Table 1 Demographic Characteristics and epidermal biophysical properties of subjects

Although elevation in skin surface pH is associated with cutaneous inflammation in mice [7], skin surface pH did not correlate positively with the circulating levels of proinflammatory cytokines in this cohort (Table 2). In contrast, serum TNFa levels correlated negatively with skin surface pH in males, suggesting it is unlikely that aging-associated elevation in skin surface pH contributes to inflammaging. Similarly, TEWL rates on neither the forearm nor the shin correlated with proinflammatory cytokine levels in this cohort, except on the right shin for IL-6. After adjusted by age and sex, serum TNFa levels correlated positively with TEWL rates on the shin (R = 0.127, p = 0.044). On the contrary, reduced stratum corneum hydration levels on both the forearm and the shin correlated negatively with circulating levels of proinflammatory cytokines, especially in females (Table 2). The underlying mechanisms of such gender-related differences in the significance of correlation between stratum corneum levels and serum cytokine levels are not clear. However, significantly lower levels of stratum corneum hydration in females, a determinant of cutaneous and systemic inflammation [3,4,5, 8], can contribute in part to the gender differences in the significances of the correlation. Moreover, higher BMI in females could also account for the stronger correlation between stratum corneum and serum cytokine levels because BMI is positively associated with inflammation [9]. In addition, the stronger correlation between stratum corneum and serum cytokine levels in females can be attributable to a larger number of subjects in females than in males (172 vs. 83) since generally, the larger the sample size is, the more significant it will be. Notably, TNFa levels correlated positively with age in females (r = 0.2250, p = 0.003), and both IL-1a (r = -0.2375, p = 0.0306) and IL-6 levels (r = -0.2250, p = 0.0408) inversely correlated with age in males. Taken together, these results suggest that increased circulating levels of proinflammatory cytokines in the aged humans are associated with aging-associated declines in stratum corneum hydration.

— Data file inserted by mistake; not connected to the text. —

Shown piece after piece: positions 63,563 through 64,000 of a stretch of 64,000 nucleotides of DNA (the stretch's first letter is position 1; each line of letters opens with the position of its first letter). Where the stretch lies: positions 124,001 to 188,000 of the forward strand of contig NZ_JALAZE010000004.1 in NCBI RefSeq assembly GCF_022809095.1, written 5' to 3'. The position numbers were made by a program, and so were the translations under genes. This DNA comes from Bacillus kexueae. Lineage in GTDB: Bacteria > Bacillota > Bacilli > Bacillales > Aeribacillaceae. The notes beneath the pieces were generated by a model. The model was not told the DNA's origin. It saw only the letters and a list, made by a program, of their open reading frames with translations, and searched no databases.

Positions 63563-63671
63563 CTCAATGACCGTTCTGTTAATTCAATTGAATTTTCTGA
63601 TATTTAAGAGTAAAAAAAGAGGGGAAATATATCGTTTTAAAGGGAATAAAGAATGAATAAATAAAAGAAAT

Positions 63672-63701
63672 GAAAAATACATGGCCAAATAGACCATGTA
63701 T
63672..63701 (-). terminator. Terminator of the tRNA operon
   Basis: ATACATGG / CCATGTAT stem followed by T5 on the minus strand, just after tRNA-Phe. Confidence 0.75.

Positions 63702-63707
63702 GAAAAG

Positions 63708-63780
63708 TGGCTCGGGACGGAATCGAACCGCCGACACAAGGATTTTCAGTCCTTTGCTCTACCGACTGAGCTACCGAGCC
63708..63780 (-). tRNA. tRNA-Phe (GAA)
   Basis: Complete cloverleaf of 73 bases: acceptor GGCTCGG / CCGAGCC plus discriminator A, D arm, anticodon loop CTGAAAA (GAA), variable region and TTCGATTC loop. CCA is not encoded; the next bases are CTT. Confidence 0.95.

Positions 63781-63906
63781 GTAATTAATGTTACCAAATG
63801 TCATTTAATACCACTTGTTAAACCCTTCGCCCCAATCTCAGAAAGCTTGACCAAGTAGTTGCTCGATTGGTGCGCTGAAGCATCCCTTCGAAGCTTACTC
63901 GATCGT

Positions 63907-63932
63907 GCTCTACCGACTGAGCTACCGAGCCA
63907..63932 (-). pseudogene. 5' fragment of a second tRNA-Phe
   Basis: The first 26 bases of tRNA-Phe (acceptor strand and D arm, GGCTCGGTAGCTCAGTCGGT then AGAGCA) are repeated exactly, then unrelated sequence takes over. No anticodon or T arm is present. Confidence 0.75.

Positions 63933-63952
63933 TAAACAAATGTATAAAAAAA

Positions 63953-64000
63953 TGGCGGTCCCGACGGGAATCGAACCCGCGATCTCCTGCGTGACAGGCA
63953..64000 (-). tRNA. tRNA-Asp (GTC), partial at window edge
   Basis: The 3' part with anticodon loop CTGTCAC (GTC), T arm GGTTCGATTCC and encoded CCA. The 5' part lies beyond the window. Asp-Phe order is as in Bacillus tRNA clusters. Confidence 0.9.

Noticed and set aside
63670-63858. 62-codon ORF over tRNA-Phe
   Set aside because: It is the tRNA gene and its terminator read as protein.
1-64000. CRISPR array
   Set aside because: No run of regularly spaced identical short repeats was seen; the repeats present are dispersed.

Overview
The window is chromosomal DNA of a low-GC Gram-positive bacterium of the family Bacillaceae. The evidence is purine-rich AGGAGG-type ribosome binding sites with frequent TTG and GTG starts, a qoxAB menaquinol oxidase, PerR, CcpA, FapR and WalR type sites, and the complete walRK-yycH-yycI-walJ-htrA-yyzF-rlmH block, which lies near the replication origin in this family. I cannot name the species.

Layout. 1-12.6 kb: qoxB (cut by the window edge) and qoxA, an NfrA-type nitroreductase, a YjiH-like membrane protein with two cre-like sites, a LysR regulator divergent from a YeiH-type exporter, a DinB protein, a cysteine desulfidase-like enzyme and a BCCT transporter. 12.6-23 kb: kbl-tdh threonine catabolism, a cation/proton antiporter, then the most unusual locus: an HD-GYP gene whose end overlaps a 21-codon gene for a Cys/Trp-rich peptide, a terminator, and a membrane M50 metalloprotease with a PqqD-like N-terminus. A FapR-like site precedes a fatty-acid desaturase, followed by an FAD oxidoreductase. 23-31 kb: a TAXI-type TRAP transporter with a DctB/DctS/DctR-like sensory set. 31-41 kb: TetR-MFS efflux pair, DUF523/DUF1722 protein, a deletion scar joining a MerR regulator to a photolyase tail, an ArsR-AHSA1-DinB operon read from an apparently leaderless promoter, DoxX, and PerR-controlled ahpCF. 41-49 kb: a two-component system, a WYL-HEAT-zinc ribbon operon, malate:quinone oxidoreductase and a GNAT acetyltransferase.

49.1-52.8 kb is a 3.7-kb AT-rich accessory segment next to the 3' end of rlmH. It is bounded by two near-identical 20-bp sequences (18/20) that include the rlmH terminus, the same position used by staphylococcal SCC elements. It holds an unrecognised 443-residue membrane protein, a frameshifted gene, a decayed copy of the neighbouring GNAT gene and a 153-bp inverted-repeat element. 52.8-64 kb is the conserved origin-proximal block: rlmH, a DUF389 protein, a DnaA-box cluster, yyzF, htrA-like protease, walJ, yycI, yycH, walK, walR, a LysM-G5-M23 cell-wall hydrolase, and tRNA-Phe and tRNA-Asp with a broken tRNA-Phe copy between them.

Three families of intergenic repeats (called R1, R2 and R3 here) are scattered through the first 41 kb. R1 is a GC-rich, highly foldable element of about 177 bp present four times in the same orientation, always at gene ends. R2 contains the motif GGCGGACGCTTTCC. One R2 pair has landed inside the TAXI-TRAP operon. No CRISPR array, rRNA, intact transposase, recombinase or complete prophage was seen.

Table 2 Correlation of epidermal biophysical properties with serum cytokine levels

Previous studies have demonstrated a likely pathogenic role for epidermal dysfunction in inflammaging [4, 5]. Although epidermal permeability barrier recovery is delayed, basal transepidermal water loss rates do not differ significantly between aged (> 60 years old) and young human skin (21–30 years old) [10]. Accordingly, transepidermal water loss rates did not correlate with elevations in serum cytokine levels (except TNFa). Likewise, age-associated elevations in skin surface pH did not correlate with serum cytokine levels, even though skin surface pH levels are 0.9 units higher in aged vs. young human skin [10], suggesting that increases in skin surface pH alone do not suffice to provoke inflammaging. However, both permeability barrier disruption and prolonged elevations in skin surface pH can exacerbate cutaneous inflammation [7], resulting in an increase in circulating levels of cytokines, which can be amplified, for example, by scratching. Importantly, the present study revealed that reductions in stratum corneum hydration inversely correlate with elevations in serum cytokine levels, suggesting that inflammaging could be ascribed, in part, to aging-associated decreases in stratum corneum hydration levels.